“Absolutely, Positively, Overnight, Guaranteed”
“Reach out and touch someone”
“VISA: It's everywhere you want to be”
All memorable promotional slogans, right? But how did these tiny phrases work for these BIG companies, to help position and promote their service? That’s the real question.
Federal Express was perceived as just another shipping company. But they were very smart: they did market research. And what they found was that most shippers were not on time, and did not have viable tracking systems. Customers of those lesser shippers, therefore, were often angry, since their packages were lost or delayed. With that in mind, FedEx created a system that was extremely revolutionary for its time: hub shipping, which required that all orders be processed in one, centralized location. By activating a large fleet of planes and trucks (and people!), FedEx was able to meet the demand for guaranteed overnight service—at a time when our culture as a whole was infusing speed to provide an edge in business. Now, of course, we can surf the Internet faster than we can talk. But back then, such a significant move to highlight FedEx’s differences from other shippers, and promote that difference “absolutely, positively, ” convinced even us tough skeptics.
Working in the film business at the time, we typically spent over a half-million dollars just to shoot one commercial or television episode. Naturally, we were reluctant to trust our original celluloid film to some shipper who might not temperature-protect it, thus ruining the image quality. Worse, we certainly couldn’t contract with a shipper who might lose the film entirely, and wasn’t insured to reimburse us the half-mil needed to re-shoot our film. Sure, now we can digitize a copy, or use a dozen other protective measures, but back then it was a very different techno-time. In our industry, the production cost was so incredibly prohibitive that we only hired people or equipment that “absolutely, positively” could get the job done, like FedEx.
Looking back on those times, the ad slogans reveal lessons not in clever wording (as most companies mistakenly believe is the key), but rather in great thinking. After all, as we’re fond of saying, Knowledge is Bliss! Understanding what clients really need, and how your company can fill that niche, is the key to capturing ongoing business from satisfied clients. And it’s not just applicable to giant corporations, whose slogans we know so well. Small companies need intelligence to find out how they’re different, so they can really embrace and promote those differences.
EXAMPLE OF HOW IT WORKS One of my clients, Kathleen Kline & Associates, has a virtual office from which she provides transcription and editing services. She was selling against similar types of companies in her area. Once we surveyed her clients, we discovered that they valued the differences that set her apart from the plethora of other, less intellectually sophisticated editors and transcribers.
Therefore, we promoted her “Intelligent Virtual Office" services and raised her rates to be commensurate with the value she brought to her clients.
Kathleen's elite education (Diplôme Supérieur from the Sorbonne in Paris), as well as her ability to understand and accurately transcribe technically complex subject matter from audio-taped interviews into real text, using the clients’ actual words (as opposed to transcribers who simply employ phonetics, which yield impossible-to-understand or completely useless transcripts) greatly distinguished her company's value from her competitors.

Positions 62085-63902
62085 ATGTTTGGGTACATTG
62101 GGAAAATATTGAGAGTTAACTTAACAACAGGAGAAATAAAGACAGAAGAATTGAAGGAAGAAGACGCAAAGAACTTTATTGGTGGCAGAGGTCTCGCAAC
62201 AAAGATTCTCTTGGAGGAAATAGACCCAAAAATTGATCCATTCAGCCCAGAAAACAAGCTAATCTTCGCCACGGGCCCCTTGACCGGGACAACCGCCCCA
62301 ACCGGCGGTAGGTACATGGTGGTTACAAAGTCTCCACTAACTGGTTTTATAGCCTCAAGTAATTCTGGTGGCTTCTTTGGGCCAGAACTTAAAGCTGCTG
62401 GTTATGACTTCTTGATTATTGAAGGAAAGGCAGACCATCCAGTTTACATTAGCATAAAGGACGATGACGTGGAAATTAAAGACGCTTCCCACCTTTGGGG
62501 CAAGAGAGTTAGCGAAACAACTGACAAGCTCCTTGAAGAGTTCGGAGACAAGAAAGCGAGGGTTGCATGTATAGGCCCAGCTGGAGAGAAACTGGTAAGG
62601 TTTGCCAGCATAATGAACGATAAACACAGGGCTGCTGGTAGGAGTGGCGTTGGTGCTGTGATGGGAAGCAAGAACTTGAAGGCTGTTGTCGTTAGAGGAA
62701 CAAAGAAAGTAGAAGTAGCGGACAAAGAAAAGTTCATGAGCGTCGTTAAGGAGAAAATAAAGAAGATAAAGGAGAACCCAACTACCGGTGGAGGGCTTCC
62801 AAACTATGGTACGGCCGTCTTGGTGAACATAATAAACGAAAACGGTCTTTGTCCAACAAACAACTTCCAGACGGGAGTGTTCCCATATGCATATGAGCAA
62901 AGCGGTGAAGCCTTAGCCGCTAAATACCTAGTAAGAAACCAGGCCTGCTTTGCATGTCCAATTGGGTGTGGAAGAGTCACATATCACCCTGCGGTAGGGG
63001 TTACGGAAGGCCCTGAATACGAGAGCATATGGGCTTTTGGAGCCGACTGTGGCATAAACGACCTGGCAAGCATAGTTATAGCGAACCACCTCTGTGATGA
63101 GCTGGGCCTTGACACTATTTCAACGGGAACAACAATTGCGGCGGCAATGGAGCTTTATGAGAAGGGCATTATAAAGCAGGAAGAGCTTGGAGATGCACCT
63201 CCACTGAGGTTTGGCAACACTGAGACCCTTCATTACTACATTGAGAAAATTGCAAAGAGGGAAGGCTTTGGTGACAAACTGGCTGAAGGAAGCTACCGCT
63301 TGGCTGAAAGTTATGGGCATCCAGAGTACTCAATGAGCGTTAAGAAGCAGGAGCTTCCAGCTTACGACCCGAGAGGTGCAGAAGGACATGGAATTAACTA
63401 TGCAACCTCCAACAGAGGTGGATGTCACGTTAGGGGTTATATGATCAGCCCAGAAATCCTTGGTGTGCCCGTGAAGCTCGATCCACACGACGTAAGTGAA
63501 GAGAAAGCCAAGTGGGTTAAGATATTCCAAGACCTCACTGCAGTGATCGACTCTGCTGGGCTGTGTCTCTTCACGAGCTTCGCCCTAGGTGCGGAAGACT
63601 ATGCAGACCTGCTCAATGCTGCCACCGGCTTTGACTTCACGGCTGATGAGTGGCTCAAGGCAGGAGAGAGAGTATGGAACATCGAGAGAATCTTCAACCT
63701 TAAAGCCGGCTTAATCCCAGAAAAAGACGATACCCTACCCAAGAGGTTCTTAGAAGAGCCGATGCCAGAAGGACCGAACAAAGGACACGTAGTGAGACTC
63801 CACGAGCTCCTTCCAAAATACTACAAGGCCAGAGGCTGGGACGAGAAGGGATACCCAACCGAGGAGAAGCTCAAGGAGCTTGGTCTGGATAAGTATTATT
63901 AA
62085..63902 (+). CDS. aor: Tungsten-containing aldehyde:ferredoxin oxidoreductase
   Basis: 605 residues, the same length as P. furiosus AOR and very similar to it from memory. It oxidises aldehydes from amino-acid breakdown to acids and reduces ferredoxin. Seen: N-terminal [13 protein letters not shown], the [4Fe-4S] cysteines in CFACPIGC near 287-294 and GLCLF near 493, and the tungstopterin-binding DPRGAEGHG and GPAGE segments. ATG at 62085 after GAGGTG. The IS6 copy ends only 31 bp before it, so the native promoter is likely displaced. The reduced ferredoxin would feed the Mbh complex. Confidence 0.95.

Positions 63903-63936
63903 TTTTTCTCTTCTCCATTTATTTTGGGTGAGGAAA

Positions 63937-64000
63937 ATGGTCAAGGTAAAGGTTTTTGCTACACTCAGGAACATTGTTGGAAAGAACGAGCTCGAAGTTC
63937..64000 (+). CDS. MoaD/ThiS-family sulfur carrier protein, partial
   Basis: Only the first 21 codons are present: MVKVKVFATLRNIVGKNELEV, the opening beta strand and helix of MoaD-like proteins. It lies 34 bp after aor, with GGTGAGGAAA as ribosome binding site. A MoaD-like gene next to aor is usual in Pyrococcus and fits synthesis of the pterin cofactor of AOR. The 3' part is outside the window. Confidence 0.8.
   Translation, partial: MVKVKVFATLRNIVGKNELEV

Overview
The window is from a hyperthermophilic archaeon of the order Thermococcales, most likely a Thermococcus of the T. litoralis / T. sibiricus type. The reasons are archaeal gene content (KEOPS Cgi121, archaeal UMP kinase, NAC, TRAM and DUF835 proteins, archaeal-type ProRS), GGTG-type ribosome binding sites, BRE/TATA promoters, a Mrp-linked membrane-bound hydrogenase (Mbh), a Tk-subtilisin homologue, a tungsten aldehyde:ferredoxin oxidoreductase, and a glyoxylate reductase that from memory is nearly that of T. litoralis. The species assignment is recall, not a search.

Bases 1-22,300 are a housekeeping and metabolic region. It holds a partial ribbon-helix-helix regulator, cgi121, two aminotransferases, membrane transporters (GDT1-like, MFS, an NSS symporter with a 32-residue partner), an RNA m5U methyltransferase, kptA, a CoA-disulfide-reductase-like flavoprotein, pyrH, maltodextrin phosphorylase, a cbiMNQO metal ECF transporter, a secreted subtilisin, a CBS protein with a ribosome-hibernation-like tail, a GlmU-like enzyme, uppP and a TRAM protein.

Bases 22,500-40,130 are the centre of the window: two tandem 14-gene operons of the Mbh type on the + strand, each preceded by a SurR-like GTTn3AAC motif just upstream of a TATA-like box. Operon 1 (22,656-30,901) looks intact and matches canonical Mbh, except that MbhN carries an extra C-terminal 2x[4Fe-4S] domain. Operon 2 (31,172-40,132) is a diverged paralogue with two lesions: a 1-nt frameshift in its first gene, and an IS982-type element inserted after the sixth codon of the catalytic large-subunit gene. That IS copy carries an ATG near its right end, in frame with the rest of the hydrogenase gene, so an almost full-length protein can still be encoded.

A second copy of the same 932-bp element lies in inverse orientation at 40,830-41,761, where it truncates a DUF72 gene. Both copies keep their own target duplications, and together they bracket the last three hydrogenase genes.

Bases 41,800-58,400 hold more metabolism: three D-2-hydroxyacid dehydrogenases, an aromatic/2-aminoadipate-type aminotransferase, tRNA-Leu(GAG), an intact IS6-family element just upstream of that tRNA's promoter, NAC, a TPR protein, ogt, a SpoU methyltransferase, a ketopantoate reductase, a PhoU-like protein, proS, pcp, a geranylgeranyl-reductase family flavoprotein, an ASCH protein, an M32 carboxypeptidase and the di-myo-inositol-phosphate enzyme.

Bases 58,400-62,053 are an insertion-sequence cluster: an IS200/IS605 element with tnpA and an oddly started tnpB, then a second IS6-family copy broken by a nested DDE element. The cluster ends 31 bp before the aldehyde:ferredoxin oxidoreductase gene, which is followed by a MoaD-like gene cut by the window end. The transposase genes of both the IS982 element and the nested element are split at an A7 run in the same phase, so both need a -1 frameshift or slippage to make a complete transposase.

If you need a great, cost-effective transcriber, editor, or proofreader, I'd be glad to put you in touch with Kathleen Kline & Associates. She can tell you firsthand how her revenues jumped from embracing her differences and promoting that.
CLEVER IDEA FROM A SMALL COMPANY Patricia Griecci, CEO (and “Top Dog”) of the “Smiling Dog” company, makes products for “Kids with Tails”. What are her products? Dog cookies. Is there a market? Yes! As a matter of fact, ten million people regularly purchase such products. The idea for her business came to Patricia when she was trying to find a really nice dog bed for her own “kid. ” She now thinks of herself as the “Martha Stewart for dogs. ”
At a professional conference a few years ago, Patricia described how she found and successfully filled this need, explaining, “Go for the void. When you see a need, do your due diligence to make sure there’s a market, and then create a niche product. Don’t take ‘no’ as never, but instead as a ‘not now’ answer. ”
WHAT TOP LEADERS TEACH US IN MARKETING Because I’ve been fortunate to work in television, taping thousands of business and community leaders, politicians, scientists, educators, entertainers, athletes, and a cross-section of humanity, I’ve gathered some wisdom from them that directly applies to marketing. These noted professionals mostly concur that if one is to be recognized and remembered, and hopes to succeed, one is obligated to put forth the following principles.
Allison Bliss Consulting, the creator of “Marketing as a Spiritual Practice" method, rebels against misleading, pushy, spam-filled marketing offering Fortune 500 companies and offers entrepreneurs an integrated range of do-it-yourself marketing products & customized marketing strategy, plans, promotional materials, websites, and hands-on services.
Having studied with Frances Ford Coppola and other film greats, Bliss is a member of the Directors Guild of America where she crafted hundreds of films, tv shows, and commercials. She moved into marketing to help worthy business get noticed, and because she figured they needed her help more than Hollywood did. Her website offers tools to make marketing idiot-proof for under $20.